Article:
Garnishment defined: He owes me money, you owe him money; where’s my money? Here, a Public Trustee held excess funds following a foreclosure sale and redemption. Creditor did not obtain judgment until after the foreclosure, and the redemption period expired. Creditor sought to garnish the excess from the Public Trustee, who claimed the excess funds cannot be garnished. CRS 38-38-111 dictates distribution of excess funds following a foreclosure, and states that after the redemption period for junior lien holders ends, excess funds are paid to the owner. CRCP 103 permits garnishing funds of a judgment debtor held in escrow by a public entity. The court of appeals held the statute did not bar garnishment because Creditor was not a junior lienor, but a judgment creditor. Thus, the funds were subject to garnishment once the Public Trustee determined the excess funds were due to Debtor.
Monthly Archives: January 2013
TCF Equipment Finance, Inc. v. Public Trustee for the City and County of Denver, 2013COA8 (January 17, 2013)
This morning, Chief Justice Michael L. Bender addressed the General Assembly and delivered his State of the Judiciary address. He introduced the substance of his address this way: “Although adequate resources for court and probation functions are critical, I have not come here today to present budgetary needs. Instead, I will share some accomplishments, describe meeting the challenges posed by a struggling economy, and explain my goals for strengthening the judiciary.” Those accomplishments included:
- Colorado Springs Judge Crowder presides over a veteran’s trauma court that provides alternatives to incarceration for veterans with trauma disorders who are charged with felonies;
- Chief Judge Dennis Maes initiated and developed a truancy court in Pueblo;
- Building a statewide e-filing system for all cases;
- Adopting new procedures for water matters;
- Establishing community problem solving courts across the state such as veterans trauma, adult and juvenile drug, family dependence and neglect, DUI, adult and juvenile mental health, and truancy courts;
- Re-organizing the Colorado Commission on Judicial Discipline, which is revising its rules to increase transparency;
- Initiating a pilot project to increase mandatory disclosure of information by the parties to their opponents and to streamline discovery procedures in both business cases and medical malpractice claims.
- Establishing a Chief Justice’s committee on the legal profession to develop initiatives and policies concerning: how students are taught to be practitioners in light of the historical role of lawyers in society; what are the appropriate qualifications for practice; how lawyers should treat both clients and fellow lawyers; and how judges and lawyers should treat each other;
- The educational outreach program “Our Courts Colorado,” initiated by Court of Appeals Judge Russell Carparelli and Federal District Court Judge Marcia Krieger and supported by the Colorado Bar Association and the Colorado Judicial Institute;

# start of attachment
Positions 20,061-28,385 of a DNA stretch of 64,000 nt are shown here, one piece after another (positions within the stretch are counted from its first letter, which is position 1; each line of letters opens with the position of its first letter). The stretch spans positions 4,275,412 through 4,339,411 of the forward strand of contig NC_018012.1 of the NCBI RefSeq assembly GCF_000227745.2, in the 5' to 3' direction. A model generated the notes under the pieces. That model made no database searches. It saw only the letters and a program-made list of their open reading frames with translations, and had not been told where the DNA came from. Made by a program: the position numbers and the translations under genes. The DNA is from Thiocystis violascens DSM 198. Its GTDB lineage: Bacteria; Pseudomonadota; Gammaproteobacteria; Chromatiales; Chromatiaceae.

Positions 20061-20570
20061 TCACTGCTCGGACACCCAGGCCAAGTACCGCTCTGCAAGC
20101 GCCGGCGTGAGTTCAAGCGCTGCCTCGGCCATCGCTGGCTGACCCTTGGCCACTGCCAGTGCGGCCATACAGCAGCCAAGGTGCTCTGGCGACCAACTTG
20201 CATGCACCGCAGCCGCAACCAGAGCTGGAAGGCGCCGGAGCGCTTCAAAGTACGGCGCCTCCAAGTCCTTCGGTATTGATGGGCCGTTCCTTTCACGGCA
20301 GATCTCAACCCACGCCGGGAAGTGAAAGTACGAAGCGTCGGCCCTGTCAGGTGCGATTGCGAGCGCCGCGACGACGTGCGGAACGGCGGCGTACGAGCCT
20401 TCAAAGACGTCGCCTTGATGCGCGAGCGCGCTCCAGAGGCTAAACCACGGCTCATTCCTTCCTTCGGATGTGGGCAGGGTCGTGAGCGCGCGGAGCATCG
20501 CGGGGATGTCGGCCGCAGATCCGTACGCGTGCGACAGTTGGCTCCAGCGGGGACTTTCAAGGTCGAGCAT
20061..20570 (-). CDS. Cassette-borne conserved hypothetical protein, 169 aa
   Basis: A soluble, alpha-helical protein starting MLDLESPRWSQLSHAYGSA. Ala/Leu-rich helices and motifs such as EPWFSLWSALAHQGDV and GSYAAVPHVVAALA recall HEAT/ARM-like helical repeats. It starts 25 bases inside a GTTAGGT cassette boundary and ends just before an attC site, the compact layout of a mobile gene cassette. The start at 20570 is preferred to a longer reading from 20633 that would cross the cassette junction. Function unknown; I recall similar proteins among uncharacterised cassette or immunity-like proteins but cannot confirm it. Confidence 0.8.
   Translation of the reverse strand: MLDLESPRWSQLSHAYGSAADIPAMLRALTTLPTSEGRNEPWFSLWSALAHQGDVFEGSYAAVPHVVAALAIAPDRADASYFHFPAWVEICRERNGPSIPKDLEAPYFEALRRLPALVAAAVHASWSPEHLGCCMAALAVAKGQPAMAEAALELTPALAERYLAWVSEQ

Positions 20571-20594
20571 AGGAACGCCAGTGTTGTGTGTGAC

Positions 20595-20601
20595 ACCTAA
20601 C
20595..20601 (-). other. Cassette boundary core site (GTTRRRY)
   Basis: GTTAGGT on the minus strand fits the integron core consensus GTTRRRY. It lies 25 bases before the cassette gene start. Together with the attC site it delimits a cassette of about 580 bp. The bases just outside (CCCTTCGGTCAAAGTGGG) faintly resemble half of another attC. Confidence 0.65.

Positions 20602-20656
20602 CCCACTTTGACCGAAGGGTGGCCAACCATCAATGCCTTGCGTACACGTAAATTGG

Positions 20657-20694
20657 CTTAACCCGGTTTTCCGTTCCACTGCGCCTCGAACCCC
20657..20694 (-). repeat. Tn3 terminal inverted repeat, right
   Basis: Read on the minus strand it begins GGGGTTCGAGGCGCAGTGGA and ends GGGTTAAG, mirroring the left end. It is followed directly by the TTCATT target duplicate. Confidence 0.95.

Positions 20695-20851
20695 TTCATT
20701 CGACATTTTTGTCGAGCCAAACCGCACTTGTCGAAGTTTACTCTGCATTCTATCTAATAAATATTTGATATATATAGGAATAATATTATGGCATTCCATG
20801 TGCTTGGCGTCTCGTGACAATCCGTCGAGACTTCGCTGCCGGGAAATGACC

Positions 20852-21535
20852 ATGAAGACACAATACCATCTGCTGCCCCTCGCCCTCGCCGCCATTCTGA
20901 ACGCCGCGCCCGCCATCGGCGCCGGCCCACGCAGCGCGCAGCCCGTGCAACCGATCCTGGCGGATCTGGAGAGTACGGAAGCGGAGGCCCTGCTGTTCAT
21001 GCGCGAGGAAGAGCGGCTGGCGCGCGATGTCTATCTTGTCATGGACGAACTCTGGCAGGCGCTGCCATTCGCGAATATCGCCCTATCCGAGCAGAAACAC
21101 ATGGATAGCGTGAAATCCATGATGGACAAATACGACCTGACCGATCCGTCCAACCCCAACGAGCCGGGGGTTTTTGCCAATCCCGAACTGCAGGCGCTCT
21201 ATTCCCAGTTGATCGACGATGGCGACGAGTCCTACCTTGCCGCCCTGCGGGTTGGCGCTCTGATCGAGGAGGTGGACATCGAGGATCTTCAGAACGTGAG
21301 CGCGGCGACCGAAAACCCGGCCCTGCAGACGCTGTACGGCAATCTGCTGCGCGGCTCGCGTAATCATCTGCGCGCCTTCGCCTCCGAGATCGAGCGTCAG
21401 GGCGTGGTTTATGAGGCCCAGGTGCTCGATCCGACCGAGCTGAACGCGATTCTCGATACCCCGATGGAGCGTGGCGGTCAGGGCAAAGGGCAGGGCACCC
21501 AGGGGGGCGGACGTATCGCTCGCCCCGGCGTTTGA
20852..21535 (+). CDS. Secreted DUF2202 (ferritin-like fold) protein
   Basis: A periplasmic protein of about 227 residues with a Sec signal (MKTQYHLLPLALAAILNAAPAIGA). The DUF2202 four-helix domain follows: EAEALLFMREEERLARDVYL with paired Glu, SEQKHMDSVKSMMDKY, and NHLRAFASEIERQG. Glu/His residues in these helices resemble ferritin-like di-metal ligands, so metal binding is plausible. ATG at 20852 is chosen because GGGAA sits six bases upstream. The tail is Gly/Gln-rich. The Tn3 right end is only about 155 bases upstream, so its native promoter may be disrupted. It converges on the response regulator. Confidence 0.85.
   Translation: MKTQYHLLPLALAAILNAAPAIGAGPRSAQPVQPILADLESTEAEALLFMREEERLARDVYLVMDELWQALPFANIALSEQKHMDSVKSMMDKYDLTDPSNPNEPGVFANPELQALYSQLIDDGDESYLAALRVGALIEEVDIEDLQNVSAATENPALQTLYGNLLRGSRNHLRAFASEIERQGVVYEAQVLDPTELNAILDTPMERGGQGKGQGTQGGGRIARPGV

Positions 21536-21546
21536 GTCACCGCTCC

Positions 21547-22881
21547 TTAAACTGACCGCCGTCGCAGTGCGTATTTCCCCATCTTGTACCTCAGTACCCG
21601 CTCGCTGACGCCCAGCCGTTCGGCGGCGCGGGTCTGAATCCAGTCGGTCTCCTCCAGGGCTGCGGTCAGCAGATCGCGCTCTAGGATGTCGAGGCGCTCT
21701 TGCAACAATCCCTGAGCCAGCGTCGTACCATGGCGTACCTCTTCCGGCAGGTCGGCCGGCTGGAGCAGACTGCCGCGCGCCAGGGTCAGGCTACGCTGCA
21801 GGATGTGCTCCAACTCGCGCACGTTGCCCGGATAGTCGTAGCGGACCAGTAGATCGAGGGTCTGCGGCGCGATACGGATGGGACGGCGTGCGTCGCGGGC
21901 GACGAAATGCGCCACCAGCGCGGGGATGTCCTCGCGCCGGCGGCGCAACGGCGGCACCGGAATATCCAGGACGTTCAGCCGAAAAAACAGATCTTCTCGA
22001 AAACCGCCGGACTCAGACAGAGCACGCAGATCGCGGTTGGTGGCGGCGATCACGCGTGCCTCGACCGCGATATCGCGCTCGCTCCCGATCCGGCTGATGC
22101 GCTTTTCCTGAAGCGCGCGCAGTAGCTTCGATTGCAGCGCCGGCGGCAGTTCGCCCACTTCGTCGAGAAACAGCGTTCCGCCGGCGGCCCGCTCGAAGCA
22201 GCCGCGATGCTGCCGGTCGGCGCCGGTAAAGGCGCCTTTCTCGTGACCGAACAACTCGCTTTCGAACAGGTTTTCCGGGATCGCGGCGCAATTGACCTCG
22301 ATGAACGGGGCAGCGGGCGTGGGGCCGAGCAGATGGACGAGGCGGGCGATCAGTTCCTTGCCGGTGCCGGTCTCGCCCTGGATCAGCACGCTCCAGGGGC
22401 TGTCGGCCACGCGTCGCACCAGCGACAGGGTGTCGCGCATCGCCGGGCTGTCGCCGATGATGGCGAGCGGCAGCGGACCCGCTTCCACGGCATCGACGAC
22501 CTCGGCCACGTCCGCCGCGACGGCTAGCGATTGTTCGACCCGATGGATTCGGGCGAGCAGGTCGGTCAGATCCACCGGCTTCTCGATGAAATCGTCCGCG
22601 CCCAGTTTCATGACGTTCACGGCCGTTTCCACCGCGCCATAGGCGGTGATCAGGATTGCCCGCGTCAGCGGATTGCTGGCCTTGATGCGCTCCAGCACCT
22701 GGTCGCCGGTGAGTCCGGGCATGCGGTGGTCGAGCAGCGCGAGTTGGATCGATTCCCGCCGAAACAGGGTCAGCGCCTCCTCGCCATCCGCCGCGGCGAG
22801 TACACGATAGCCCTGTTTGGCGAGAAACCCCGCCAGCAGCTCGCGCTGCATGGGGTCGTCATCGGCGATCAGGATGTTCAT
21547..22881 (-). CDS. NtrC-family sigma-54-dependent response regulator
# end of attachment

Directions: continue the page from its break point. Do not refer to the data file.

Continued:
- Addressing the great need for additional judicial training through distance learning, regional meetings, scholarships to attend out-of-state offerings and pairing with other agencies to provide training;
- The Ralph L. Carr Colorado Judicial Center, built without any general fund impact.
HERE is a link to the full text of the speech, which includes a streaming video of his address.
E-Filing through the ICCES system (replacing the old Lexis File&Serve system) is now available in the following counties: Adams, Alamosa, Boulder, Broomfield, Chaffee, Conejos, Costilla, Custer, Denver (district only), Fremont, Grand, Jackson, Larimer, Mineral, Moffat, Park, Rio Grande, Routt and Saguache — the 2nd, 8th, 11th, 12th, 14th, 17th and 20th Judicial Districts.
Feb. 4, 2013 Districts 3, 15 and 16
March 4, 2013 Districts 1, 13 and 19
April 1, 2013 District 7 and 10
May 6, 2013 Districts 5, 6, 9 and 22
June 3, 2013 Districts 4, 18, 21 and Court of Appeals
You can find video training on line at the Colorado Judicial Branch’s YouTube Channel (yes, our court system has its own YouTube Channel!)
HERE is a link to the Attorney Training Manual.
In the Matter of Title, Ballot Title and Submission Clause for Proposed Initiatives 2011-2012 Nos. 67, 68, 69, and 94, 95, Philip Hayes v. David Ottke and John Slota and Barbara Walker and Don Childears v. Earl Staelin and Robert Bows, 2012CO1 (January 7, 2013)
Direct democracy takes citizen initiatives directly to the voters. Colorado’s Constitution, article V section 1, provides for such initiatives. But, they must meet various standards before they are placed on the ballot, and the Title Board is authorized to decide if initiatives meet those standards. CRS 1-40-106 requires “each designated representative” (proponent) to appear at Board meetings at which the ballot issue is considered. If a proponent fails to appear, the Board lacks authority to take any action. Here, two different initiatives were brought. In each case, however, only 1 of the 2 proponents appeared at a rehearing. In this original proceeding, the Court held that both proponents must appear at each hearing. If they do not, the Board lacks authority to set titles and put matters on the ballot. Because only 1 of 2 proponents appeared, the Board lacked authority to act.